Thursday, June 16, 2011

Learning Outcomes

Oh yeah! Forgetting this would be bad........

Our stated learning outcomes for this course are to "consume, create, and connect" in the digital age. Did I meet those learning outcomes?

1. I consumed my digital culture book of choice, The Wisdom of Crowds, using Google Books and another online version. It was tedious because the Google book had missing pages that I had to read around and the online library version had terrible formatting. All in all, it made me appreciate both the traditional codex and the possibilities of legitimate e-readers--that is, not my laptop. Good learning experience.

The consuming of social media as a form of scholarly research was a particularly novel experience for me. I barely even knew that blogging existed before this class, but I was required to read the blogs of my peers on a regular basis. Also, I created profiles on Goodreads and Diigo and received feeds on my Google Reader. I read book reviews in diverse online locations and read online forums about Borges. I'm not sure how my consumption was in comparison to other students, but its breadth has been far vaster in the past month and a half than in the past nineteen years of my life.

2. Now, I like to write. I write short stories, poems, essays, research papers, you name it. But never before in my life have I written, written, written, written the way I have in this class. The knowledge that I was creating content that had legitimate application in the lives of my peers was simultaneously terrifying and thrilling. I struggled at first to post on my blog regularly, but I improved with time and even began to enjoy the experience. I learned that varying the lengths of my blog posts is not an evil and that informal writing is ok!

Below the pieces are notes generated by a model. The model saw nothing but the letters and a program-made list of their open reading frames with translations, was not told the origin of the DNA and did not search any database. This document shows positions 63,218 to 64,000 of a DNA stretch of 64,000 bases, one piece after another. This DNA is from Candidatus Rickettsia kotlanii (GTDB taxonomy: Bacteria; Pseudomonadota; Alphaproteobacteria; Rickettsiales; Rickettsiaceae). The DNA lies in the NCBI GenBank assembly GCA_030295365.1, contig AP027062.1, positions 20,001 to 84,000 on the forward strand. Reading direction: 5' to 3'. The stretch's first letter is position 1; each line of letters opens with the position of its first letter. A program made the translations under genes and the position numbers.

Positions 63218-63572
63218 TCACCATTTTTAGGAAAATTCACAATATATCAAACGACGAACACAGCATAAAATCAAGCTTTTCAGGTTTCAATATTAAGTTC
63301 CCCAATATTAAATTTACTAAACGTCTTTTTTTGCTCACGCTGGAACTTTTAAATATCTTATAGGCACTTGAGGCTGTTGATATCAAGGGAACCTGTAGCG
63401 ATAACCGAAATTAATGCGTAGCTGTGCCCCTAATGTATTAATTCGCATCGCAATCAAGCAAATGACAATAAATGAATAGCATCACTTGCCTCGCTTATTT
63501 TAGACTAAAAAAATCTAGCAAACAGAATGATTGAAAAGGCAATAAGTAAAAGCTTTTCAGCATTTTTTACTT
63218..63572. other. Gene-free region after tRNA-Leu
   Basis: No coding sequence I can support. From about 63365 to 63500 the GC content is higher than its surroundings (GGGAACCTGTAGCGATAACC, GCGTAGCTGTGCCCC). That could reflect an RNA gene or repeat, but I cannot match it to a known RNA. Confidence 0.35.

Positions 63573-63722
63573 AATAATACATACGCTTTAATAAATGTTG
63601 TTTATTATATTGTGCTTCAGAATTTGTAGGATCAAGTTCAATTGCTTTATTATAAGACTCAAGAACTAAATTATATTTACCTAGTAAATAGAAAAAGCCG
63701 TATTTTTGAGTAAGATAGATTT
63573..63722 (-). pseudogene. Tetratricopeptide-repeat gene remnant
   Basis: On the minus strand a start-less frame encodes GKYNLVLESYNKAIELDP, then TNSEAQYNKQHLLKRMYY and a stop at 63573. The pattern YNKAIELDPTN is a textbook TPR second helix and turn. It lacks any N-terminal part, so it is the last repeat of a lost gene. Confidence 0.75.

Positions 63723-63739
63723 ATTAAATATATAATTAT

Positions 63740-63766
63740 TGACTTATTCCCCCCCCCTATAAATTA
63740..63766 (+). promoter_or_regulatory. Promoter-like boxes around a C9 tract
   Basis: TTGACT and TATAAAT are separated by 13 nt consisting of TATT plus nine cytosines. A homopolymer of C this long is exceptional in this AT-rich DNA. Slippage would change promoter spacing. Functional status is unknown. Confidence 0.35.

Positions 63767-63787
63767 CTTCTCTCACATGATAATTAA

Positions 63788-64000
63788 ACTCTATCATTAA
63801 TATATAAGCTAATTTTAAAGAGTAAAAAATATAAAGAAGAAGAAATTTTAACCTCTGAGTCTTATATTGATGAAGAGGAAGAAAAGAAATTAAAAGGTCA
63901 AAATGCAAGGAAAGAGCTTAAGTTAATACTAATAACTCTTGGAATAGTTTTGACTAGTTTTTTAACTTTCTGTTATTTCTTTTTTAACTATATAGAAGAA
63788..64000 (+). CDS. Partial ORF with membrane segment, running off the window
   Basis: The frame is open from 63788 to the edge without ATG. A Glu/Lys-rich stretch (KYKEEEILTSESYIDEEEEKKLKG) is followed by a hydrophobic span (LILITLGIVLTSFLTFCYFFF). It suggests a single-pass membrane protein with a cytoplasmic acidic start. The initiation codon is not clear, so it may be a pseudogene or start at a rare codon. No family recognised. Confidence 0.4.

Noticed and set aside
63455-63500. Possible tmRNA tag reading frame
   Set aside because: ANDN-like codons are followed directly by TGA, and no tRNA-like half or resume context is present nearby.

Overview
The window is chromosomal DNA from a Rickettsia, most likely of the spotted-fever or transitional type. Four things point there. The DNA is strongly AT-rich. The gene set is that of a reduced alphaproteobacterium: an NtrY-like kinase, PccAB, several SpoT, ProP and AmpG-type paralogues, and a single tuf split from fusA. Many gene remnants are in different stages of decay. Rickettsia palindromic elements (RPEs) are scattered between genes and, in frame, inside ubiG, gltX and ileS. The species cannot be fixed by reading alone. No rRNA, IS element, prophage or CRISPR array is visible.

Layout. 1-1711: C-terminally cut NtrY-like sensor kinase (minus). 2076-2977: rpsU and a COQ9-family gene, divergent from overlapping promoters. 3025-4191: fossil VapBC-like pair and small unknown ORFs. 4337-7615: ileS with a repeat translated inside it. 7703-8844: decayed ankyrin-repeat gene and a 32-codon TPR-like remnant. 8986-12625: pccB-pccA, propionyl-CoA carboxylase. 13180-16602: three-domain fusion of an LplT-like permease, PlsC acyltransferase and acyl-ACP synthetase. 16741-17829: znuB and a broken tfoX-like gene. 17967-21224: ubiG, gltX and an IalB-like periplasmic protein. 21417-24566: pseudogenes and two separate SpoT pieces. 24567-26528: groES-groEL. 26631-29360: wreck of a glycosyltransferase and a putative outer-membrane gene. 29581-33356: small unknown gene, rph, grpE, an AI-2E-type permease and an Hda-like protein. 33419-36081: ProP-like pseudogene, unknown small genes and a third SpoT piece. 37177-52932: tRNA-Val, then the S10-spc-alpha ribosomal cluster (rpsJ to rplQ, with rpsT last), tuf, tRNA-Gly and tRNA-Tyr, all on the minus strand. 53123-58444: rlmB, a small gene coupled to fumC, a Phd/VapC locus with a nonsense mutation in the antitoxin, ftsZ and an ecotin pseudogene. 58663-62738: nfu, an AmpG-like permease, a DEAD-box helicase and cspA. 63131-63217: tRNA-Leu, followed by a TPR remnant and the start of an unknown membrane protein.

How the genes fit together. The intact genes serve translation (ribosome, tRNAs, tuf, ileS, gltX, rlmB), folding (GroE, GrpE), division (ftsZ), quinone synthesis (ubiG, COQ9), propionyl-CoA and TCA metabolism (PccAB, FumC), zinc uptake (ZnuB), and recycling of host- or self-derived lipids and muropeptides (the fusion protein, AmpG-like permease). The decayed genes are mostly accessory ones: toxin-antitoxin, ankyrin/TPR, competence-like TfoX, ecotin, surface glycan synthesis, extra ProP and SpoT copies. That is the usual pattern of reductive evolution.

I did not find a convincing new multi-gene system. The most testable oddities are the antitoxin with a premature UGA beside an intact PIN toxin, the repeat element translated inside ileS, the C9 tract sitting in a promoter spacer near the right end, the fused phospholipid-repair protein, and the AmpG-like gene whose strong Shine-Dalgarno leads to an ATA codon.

3. I have never been so inundated with emails before. My goodreads messages come back to my email; my blog comment interchanges are sent to my email; my Diigo updates are sent to my email; the list goes on. I know that I had the ability to set controls on those emails, but I struggled to find a balance with getting too much information and not getting enough information. Do I feel connected? Yes!

But beyond the passive connectedness of receiving alerts, I have discovered that the internet is net of people...interconnected. I can send a message to a man in India asking for help with a project on an Argentine writer whose work has been translated into English so I can read it. That same work has been the inspiration for artwork worldwide--artwork that has been curated by people I can email, even if they live in London. The world is so, so small.

I will be the first to admit that this class has been a continuous learning curve for me. I have failed at multiple times to consume, create, and connect at the level that I was asked to. But I have also been more successful than I ever have been before in my life at mastering an entirely new way of thinking about literature.

I know that we talk in this class about how the internet is just a tool and the real focus is to create content. But I disagree. This is where form meets function. A blog is not just a tool; it is the content itself. The long vertical columns; the picture of myself smiling vapidly on the side; the flower template I (legally) downloaded. The digital age is like this--literature is not just printed words on a page anymore; it is a thing in constant flux, which may be found on a screen or a page or a sound byte. I love this. As far as I can determine, my attempt to learn to write about literature in the digital age has been a success.

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